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Showing posts from September, 2015

Dementia and Vision Problems

Dementia and Vision Problems This factsheet considers some specific visuoperceptual difficulties that people with dementia can have, and possible ways of helping them. Understanding potential perceptual problems and intervening with appropriate help, support and reassurance can greatly assist people with dementia to feel safe in their changing perceived reality. People with dementia can experience a number of visuoperceptual difficulties due to normal ageing, eye conditions, and sometimes from additional damage to the visual system caused by specific types of dementia. Vision difficulties can result in a variety of ‘visual mistakes’ (including illusions, misperceptions, misidentifications and sometimes even hallucinations). They can cause a person with dementia to misinterpret their environment and what is in it. The consequences of such difficulties can be more severe for people with dementia than for people without, since they may not know (or remember) that they are making ‘visual mis…

Consultation went better than expected

On Friday we had a second opinion in Newcastle, and even though I left feeling drained and uncertain, I knew that someone was finally looking at my case  from a new prospective, and had decided to try to get it sorted out.

I left feeling as if i had been put through the wringer, because so many questions had been asked, and yet I hardly remembered anything about the appointment.
Then when we got home my wife sat me down, and tried to explain, what had happened, what had been said, and what had been arranged.
I then fell asleep for  over an hour, and then started asking her the questions again.
I confess that I still do not remember most of what was said, but I remember enough to feel happier, than I have been for the last year.  I think I am driving my wife mad because I am still trying to get my head around this hospital visit.
 But I understand that I am being sent for a new scan, and some eye tests in a nuerological department, because of my vision problems
I also understand that I…

Time for the second opinion

On Friday morning  I have to get up very early, because I have to get a bus to travel 8 miles to Newcastle upon Tyne for my second opinion.
This is to see whether I still have Lewy a body Dementia, or whether,  it's Mild Cognitive Impairment as my new consultant has said.

I confess that I cannot understand this, as two prior consultants diagnosed me with Lewy Body Dementia, so I do not understand how things can change. 
Can these two people really be wrong.
This has been a difficult year with this dragging on, but as I was told the other day, there is no guarantee that I will get the answers on Friday.
However after the second opinion has been done,  I have to return home to travel to another hospital,  to the balance clinic, where I will see the Parkinson consultant.
So I would imagine I will be very tired by then, since this is being done in my home town 8 miles from Newcastle.
My wife has told me that the Parkinson consultant, has said that he will take things further if I do …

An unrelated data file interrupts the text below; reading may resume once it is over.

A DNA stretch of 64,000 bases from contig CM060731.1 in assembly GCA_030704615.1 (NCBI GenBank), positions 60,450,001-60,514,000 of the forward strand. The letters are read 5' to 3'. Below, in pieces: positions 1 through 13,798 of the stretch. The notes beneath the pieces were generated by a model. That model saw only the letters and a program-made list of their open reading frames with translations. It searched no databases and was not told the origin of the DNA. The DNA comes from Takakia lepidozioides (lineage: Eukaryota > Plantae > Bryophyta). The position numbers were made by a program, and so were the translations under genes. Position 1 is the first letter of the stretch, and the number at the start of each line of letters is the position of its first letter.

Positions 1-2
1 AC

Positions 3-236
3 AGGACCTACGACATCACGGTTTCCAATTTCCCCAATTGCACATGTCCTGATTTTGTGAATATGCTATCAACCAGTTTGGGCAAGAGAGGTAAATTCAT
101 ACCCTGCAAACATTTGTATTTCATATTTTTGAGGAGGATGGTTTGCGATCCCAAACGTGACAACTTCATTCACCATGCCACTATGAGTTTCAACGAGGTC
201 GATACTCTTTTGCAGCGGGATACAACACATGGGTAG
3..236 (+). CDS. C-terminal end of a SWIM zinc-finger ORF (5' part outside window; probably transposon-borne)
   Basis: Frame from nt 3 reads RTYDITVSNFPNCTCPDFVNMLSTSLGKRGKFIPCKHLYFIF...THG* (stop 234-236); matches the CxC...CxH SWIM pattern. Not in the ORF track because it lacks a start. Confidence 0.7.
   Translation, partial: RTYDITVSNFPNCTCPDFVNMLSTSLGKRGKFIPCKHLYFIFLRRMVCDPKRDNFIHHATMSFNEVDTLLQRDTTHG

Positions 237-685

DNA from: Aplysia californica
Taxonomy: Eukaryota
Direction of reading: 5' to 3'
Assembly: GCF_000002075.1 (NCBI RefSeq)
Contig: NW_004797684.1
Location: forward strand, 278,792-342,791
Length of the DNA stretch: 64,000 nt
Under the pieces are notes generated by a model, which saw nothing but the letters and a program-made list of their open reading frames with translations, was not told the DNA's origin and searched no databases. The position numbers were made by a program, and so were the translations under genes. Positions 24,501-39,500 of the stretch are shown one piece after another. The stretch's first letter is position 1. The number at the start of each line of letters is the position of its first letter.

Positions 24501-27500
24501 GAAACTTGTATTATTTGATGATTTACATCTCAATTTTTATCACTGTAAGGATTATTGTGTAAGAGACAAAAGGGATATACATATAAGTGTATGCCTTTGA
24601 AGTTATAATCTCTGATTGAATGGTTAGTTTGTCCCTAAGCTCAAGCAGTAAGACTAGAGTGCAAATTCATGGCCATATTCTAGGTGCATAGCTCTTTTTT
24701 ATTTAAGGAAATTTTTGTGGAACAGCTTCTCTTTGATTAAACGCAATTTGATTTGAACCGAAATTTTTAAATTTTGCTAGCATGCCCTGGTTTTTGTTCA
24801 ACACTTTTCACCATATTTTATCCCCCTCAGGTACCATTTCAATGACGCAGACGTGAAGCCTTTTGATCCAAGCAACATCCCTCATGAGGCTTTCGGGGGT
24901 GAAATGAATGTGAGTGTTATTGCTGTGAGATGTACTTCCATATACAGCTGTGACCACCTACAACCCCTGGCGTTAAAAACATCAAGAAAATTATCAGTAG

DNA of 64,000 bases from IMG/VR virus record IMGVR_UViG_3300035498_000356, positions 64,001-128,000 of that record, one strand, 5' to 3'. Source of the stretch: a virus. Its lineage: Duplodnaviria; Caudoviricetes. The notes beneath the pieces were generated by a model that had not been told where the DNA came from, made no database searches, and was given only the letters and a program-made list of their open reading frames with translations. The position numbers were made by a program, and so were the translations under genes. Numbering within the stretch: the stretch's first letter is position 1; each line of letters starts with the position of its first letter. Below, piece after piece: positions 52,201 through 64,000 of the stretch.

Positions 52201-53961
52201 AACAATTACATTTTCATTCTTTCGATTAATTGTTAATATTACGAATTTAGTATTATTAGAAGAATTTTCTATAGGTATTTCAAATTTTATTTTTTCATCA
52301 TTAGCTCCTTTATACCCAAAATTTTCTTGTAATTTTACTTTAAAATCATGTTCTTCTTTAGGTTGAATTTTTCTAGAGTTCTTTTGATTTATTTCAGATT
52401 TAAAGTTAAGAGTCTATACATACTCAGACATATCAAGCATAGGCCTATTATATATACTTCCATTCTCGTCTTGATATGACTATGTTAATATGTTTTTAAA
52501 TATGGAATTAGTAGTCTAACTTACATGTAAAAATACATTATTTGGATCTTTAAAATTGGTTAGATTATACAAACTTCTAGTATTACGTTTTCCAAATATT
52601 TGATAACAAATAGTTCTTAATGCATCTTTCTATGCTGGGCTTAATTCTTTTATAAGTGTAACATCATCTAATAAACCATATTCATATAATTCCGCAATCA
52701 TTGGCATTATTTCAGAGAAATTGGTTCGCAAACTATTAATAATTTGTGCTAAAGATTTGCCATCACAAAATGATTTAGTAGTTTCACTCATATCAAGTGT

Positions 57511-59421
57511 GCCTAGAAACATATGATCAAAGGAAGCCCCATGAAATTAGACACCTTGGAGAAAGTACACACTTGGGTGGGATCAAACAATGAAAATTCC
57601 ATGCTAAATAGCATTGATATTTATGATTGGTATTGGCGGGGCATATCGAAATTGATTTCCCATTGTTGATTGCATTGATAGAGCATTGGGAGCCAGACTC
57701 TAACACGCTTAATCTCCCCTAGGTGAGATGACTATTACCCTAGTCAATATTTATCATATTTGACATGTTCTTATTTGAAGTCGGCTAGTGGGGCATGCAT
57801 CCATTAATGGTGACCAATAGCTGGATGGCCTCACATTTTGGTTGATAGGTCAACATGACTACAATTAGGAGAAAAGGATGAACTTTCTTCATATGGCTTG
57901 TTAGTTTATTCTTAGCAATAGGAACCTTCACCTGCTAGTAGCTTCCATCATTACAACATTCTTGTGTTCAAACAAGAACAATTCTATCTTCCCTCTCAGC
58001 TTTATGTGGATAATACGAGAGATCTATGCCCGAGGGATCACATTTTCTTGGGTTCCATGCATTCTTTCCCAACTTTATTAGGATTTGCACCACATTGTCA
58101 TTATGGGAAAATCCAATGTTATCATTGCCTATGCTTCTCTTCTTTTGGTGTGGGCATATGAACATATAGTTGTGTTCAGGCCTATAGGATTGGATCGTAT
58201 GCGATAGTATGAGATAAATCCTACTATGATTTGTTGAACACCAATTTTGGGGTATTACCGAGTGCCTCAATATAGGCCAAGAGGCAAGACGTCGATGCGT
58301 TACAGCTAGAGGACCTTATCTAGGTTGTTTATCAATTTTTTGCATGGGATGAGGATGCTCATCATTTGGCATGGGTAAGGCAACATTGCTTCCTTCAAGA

Not enough Doctors working on Alzheimer's Research says the Alzheimer's Society

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There are "serious gaps" in dementia research, which is slowing down the development of new treatments, a charity has said. Few career opportunities and a lack of funding is leading to a shortage of doctors working in the field, the Alzheimer's Society warned. Its report found that 70% of dementia PhD students leave the research area withi
n four years, while five times more people are doing a PhD in cancer than dementia. Despite the fact that most dementia patients rely heavily on social care, fewer than 2% of the most prolific UK dementia researchers specialise in social care and social work. The Alzheimer's Society commissioned the study from the not-for-profit research firm Rand Europe. It found that the lack of a secure career path for researchers, due to scarce funding, was putting people off. It also found too few mid-level positions for post-doctoral researchers to help them move to their first independent research post. Health professionals already working i…

Sight perception and hallucinations in Dementia

Sight, perception and hallucinations in Dementia
People withdementiamay experience problems with their sight which cause them to misinterpret the world around them. In some cases, people with dementia can experience hallucinations. This factsheet considers some specific difficulties that people with dementia can have, and suggests ways to support them. Understanding potential problems and giving appropriate help, support and reassurance can greatly assist people living with dementia to feel safe, at a time when the way they perceive reality may be changing. Vision and perception Seeing is a complicated process that involves many different stages. Information is transmitted from your eyes to your brain where it is then interpreted, alongside information from your other senses, thoughts and memories. You then become aware of what you have seen (it is 'perceived'). Problems that involve both vision and perception can be referred to as 'visuoperceptual difficulties'. As th…